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Council takes over mayoral probe

Spokane City Council members voted unanimously Monday to take over a city investigation into allegations of misconduct by Mayor Jim West.

The vote came as the fifth – and final – member of a city task force appointed by the city attorney to investigate the mayor submitted a letter stepping down and urging the council to launch its own investigation.

Council President Dennis Hession said he wants to hire an attorney or human resources expert to conduct an examination of West’s hiring practices and use of city computers to solicit dates from young men.

City Attorney Mike Connelly said he has no objection to the council taking over the investigation he had initiated after allegations of sexual misconduct and abuse of power by West surfaced through a series of investigative stories in The Spokesman-Review in May.

Connelly, who is leaving the city to take the newly created job of city attorney for Spokane Valley, seized West’s computer and computer files after the allegations surfaced. He appointed five community members to a panel to look at the mayor’s conduct in office. Four of the five panel members subsequently resigned.

Spokane attorney Nancy Isserlis, the lone remaining member of the group, submitted a letter to Hession on Monday in which she said, “Spokane continues to burn while the mayor fiddles.”

“The well-intended effort by the city attorney to address the issues presented by Mayor West’s admitted behavior has been derailed by the resignation of four members of the panel, primarily due to uncertainties created by some in the media before the panel could even actually convene and settle on the scope of work,” Isserlis said in her letter to Hession.

She recommended the council hire an out-of-town expert as a consultant to review West’s use of e-mail and hiring to seek out personal relationships.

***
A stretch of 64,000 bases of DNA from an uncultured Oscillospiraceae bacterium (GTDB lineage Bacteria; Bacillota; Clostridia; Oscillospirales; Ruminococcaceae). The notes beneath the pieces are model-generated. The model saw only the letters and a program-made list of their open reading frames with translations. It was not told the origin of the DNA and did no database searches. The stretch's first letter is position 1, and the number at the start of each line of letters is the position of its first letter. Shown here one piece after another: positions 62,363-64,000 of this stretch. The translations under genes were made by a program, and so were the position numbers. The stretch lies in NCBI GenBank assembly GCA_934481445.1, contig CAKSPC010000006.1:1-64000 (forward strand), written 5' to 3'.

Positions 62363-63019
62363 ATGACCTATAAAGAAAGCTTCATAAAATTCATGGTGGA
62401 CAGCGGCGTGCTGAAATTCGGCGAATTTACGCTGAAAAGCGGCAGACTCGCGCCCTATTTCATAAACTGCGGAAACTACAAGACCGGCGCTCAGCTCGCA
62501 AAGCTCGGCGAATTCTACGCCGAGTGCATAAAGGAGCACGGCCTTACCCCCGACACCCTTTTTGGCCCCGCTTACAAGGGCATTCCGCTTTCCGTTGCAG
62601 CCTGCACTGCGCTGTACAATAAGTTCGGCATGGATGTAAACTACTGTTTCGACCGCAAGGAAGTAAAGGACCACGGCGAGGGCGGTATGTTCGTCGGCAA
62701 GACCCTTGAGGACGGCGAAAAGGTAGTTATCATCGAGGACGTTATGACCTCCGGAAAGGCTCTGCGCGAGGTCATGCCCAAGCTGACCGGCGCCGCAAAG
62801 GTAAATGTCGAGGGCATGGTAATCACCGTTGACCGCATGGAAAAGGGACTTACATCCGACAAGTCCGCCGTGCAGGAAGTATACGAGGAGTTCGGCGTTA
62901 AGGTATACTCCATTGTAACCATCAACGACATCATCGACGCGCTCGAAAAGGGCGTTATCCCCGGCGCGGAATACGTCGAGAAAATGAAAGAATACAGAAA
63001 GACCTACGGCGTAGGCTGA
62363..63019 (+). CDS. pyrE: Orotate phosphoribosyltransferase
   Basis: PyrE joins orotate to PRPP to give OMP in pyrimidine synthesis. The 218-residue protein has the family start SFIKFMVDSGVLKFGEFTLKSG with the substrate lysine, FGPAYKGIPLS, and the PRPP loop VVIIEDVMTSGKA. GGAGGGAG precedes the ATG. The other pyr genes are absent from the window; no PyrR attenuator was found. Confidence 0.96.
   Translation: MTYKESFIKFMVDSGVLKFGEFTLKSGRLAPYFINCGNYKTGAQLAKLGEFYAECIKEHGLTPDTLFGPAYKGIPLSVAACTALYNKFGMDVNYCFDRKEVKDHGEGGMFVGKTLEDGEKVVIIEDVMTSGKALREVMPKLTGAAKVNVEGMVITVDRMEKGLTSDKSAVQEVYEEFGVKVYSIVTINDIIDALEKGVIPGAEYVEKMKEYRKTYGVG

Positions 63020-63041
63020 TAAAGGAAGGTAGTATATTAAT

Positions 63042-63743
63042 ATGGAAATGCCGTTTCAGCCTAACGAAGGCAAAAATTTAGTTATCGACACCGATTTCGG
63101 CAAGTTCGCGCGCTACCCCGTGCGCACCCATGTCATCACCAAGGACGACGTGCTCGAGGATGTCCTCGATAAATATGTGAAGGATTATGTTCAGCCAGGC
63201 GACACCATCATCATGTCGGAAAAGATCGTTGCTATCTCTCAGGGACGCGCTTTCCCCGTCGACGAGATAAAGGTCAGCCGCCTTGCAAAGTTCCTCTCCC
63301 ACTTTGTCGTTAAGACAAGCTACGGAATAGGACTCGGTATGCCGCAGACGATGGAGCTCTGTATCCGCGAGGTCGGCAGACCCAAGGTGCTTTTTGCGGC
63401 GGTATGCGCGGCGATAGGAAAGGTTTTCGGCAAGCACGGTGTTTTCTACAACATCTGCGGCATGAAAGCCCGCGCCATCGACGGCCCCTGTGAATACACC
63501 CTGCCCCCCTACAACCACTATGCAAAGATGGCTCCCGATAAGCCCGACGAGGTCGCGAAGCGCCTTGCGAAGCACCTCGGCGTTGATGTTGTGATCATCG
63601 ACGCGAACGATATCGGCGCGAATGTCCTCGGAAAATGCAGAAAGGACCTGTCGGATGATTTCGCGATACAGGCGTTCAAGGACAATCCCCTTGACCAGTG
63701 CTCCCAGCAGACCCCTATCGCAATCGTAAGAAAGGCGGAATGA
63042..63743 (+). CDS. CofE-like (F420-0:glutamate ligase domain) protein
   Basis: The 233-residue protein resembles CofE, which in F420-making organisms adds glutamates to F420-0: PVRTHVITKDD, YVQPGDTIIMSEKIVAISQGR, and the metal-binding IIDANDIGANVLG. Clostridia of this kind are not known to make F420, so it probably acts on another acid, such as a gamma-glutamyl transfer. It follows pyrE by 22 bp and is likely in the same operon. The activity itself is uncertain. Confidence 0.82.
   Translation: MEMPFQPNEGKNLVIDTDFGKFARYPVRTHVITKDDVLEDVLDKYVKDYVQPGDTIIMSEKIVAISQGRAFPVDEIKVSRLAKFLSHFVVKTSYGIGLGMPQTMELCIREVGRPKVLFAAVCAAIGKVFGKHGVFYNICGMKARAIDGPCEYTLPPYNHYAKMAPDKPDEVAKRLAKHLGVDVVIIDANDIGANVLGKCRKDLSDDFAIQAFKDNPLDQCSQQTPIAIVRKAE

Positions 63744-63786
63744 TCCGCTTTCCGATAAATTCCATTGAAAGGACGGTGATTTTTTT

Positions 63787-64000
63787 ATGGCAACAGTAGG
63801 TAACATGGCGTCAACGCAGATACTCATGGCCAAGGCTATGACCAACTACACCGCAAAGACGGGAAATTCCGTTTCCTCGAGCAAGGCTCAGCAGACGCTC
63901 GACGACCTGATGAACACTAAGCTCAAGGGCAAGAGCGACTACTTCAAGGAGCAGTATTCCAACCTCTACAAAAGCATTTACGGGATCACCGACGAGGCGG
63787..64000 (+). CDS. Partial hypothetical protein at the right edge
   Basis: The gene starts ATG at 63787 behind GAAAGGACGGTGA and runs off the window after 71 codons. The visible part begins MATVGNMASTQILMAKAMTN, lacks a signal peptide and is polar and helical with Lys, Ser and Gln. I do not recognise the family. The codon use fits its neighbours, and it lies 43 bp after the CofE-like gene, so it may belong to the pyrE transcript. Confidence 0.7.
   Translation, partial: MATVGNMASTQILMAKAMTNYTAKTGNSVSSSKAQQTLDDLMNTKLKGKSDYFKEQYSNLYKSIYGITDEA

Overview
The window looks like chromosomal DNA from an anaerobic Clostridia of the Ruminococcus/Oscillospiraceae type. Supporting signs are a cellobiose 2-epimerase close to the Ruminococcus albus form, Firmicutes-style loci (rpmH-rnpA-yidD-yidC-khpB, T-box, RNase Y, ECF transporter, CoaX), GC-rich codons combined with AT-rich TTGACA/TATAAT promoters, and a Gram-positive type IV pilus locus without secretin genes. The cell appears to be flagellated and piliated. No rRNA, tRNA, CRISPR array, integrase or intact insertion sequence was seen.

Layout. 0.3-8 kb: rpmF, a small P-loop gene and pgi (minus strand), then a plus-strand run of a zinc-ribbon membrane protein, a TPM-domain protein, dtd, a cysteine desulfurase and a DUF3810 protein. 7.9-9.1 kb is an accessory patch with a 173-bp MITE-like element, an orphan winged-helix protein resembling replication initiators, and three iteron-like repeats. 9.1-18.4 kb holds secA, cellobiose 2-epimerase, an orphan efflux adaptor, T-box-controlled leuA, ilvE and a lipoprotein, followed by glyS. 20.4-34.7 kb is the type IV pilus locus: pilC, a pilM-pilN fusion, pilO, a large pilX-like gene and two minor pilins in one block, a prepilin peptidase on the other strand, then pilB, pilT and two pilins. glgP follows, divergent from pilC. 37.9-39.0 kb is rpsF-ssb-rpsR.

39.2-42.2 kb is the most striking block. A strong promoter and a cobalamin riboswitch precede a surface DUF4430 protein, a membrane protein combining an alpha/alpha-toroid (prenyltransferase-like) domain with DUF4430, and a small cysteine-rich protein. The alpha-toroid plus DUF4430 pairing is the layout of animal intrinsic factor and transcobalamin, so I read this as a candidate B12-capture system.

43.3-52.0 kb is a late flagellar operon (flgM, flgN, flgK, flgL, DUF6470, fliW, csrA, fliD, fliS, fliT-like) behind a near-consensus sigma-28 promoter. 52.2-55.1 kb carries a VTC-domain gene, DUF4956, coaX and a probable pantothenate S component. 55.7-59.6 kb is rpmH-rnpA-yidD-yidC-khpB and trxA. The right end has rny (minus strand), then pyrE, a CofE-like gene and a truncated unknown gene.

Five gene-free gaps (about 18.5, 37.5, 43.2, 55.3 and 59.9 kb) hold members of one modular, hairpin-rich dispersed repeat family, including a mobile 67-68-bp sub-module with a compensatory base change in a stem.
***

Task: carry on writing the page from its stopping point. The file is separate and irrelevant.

During Monday’s council sessions, Hession said he has asked for recommendations on an expert from Seattle attorney Hugh Spitzer, who was hired by the council in June to research the legality of adding a mayoral impeachment provision to the Spokane City Charter. Council members said they want to place an impeachment provision before voters as early as November if it’s permissible under state law.

The council investigation of West will focus on whether the mayor violated city policies regarding computer use as well as hiring, but it is not limited to those two issues, according to a resolution adopted by the council on Monday.

A separate FBI probe is under way, and a recall petition brought by Spokane resident Shannon Sullivan is pending before the state Supreme Court.

The Connelly panel had met twice and was about to begin reviewing some 13,000 pages of e-mail. But some panel members were criticized because of connections to West and then the panel itself became the target of a lawsuit by former Councilman Steve Eugster, who argued the City Council, not the city attorney, had authority to initiate a probe. The suit named panel members individually.

Along with Isserlis, members of the Connelly panel were retired judges Philip Thompson and Harold “Pete” Clarke and educators Tom Trulove of Eastern Washington University and J. Michael Stebbins, director of the Gonzaga University Institute of Ethics.

Because the council has no authority to remove the mayor, the effect of its investigation will be to provide answers to questions surrounding the mayor’s activities, Hession said. The report will be submitted to the human resources department, which handles personnel matters.

Hession said during Monday evening’s council meeting he was not sure whether employee personnel law would prohibit public release of the report. But he said in an interview after the meeting he believes the report should be made public to give residents confidence the investigation was fair and independent.

Councilman Bob Apple said elected officials cannot be seen as being above the policies that govern other employees.

“I think it’s necessary to make sure employees know we follow the rules,” Apple said. “I think it’s appropriate and probably the best thing we can do,” he said about taking over the investigation.

Councilwoman Cherie Rodgers said, “I think we need to do something very quickly …”

Councilwoman Mary Verner said, “I want to see this council have this issue brought to closure for our community.”

West said he is appointing City Prosecutor Howard Delaney to be interim city attorney when Connelly leaves on Friday.



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